At the end of a cruise, my job on the boat was to climb over the side of the rail and perch on the edge of the bow, hanging on to the railing. As we approached the dock, I’d wait until we were about three feet away then push off, leaping backwards onto the dock to keep the boat from crashing into it. The channel where our slip resided had a good current.
A good strong current.
A good strong current that ran at a 45-degree angle to the dock, necessitating stellar mariner skills.
That Valentine’s evening as we pulled into the slip, the current was a bit stronger than usual. A storm was gathering in the Pacific, churning up the waters in between Catalina and Long Beach Harbor, where we kept our boat. An unexpected surge in the current caught the bow threw it on a swift collision course with the side of the dock.
To avoid a crash and possible hole in the bow, my husband threw the boat into reverse.
Just as I made my leap.
I missed the dock.
Making a frantic grab for the railing, I managed by the grace of God, to catch it. I hung there, legs swinging in a blind search for solid ground—or solid dock—and connecting with nothing but air.
Seeing my hands firmly welded to the bow rail, and because the present danger had been averted, my dear husband laughed himself silly. Are you beginning to see my point?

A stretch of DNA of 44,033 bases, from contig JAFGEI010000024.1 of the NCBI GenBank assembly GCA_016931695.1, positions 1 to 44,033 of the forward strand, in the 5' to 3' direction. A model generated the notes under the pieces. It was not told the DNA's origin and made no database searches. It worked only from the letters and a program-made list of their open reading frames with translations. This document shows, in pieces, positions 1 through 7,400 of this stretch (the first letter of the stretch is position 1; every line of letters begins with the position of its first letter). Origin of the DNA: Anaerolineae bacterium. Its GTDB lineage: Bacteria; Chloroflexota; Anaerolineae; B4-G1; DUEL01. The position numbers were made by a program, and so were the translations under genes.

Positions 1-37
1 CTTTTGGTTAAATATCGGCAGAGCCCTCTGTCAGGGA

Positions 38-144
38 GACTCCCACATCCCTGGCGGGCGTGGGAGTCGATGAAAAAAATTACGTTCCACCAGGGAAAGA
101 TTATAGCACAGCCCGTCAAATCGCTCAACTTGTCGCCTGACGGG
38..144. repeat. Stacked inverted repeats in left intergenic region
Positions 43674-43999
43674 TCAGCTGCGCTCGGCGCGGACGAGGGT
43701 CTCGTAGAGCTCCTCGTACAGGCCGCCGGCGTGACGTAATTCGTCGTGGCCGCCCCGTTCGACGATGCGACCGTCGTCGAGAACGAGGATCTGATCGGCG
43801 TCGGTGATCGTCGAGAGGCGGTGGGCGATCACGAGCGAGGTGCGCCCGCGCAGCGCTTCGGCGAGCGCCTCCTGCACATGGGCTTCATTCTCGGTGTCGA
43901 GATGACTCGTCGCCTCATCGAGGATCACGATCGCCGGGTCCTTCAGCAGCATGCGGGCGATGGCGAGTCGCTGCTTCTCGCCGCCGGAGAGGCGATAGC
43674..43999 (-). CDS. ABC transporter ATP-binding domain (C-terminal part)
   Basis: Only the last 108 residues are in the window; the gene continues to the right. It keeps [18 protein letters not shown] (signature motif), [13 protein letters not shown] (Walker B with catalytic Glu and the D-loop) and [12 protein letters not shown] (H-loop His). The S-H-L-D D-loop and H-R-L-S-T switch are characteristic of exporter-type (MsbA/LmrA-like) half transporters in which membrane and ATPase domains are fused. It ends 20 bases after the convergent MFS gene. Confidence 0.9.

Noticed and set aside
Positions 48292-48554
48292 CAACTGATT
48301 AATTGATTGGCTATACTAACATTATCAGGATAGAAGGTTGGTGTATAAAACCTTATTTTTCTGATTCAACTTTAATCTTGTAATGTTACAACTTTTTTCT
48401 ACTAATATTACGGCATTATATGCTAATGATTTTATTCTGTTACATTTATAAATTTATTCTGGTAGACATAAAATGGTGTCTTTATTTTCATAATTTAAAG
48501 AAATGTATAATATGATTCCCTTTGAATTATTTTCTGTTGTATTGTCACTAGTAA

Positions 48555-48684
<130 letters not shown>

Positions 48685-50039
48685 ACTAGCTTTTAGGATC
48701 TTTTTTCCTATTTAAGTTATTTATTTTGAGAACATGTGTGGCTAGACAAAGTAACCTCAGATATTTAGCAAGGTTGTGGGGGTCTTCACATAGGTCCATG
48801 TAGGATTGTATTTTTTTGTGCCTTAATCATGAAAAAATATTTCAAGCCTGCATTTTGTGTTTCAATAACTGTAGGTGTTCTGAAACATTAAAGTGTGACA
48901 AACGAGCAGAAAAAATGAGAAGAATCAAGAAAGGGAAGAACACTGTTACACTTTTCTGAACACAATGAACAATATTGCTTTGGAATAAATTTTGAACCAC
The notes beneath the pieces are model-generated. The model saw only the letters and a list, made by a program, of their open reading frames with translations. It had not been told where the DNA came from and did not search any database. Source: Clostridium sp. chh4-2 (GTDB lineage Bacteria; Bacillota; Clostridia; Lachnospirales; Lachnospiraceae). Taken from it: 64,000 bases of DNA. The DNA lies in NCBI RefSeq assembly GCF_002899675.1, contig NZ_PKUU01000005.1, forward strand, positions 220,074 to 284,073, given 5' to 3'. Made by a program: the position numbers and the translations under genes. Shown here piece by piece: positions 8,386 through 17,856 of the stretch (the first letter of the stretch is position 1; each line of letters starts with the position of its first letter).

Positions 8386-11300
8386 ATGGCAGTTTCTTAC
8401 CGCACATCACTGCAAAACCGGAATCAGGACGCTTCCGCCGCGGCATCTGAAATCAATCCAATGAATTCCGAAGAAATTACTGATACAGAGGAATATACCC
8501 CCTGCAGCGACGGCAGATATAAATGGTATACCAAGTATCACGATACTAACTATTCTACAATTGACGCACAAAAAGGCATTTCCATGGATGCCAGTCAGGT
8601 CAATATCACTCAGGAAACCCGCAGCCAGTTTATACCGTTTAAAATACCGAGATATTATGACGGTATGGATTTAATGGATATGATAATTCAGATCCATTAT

Fortunately for my Brit’s sake, a gentleman strolling along the dock and obviously not a Brit, saw my dilemma. Heroically, (I’m sure his hair was billowing provocatively in the wind) he managed to reach my ankles and pulled me, and the boat, to safe mooring. The entire time my husband’s laughter could be heard coming from the fly deck.
With my feet back on terra firma, I seriously entertained thoughts of murder and mayhem.
So you see, my dear husband is not the romantic hero of novels … unless perhaps, you wrote murder mysteries.
Oh, and just in case any of you are worried about the state of our marriage, this was, to ease your minds, over four decades ago. My Brit still breathes.
Very carefully if we’re around boats.
Maybe, I’ll stick to women’s fiction and leave the romance to people like my CPs and Lindi Peterson.
Love is Sweeter in Sugar Hill: She has a tiny house. He lives in a mansion. She vows to charge a doctor with malpractice. His job depends on that doctor’s finances. Will love find a way?
Coming Home ~ A Tiny House Collection
Tiny houses are all the rage these days, but what can you do with something so small? Here are seven stories about people chasing their dreams, making fresh starts, finding love, stumbling upon forgiveness, and embarking upon new adventures in tiny houses. Travel with them around the country in this big novella collection.
One lucky commenter will win an e-copy or print version (winner’s choice) of Coming Home-A Tiny House Collection!
Award-winning author Ane Mulligan writes Southern-fried fiction served with a tall, sweet tea. She’s a multi-published novelist and playwright. She believes chocolate and coffee are two of the four major food groups and lives in Sugar Hill, GA. You can find Ane at www.anemulligan.com or my Amazon Author Page.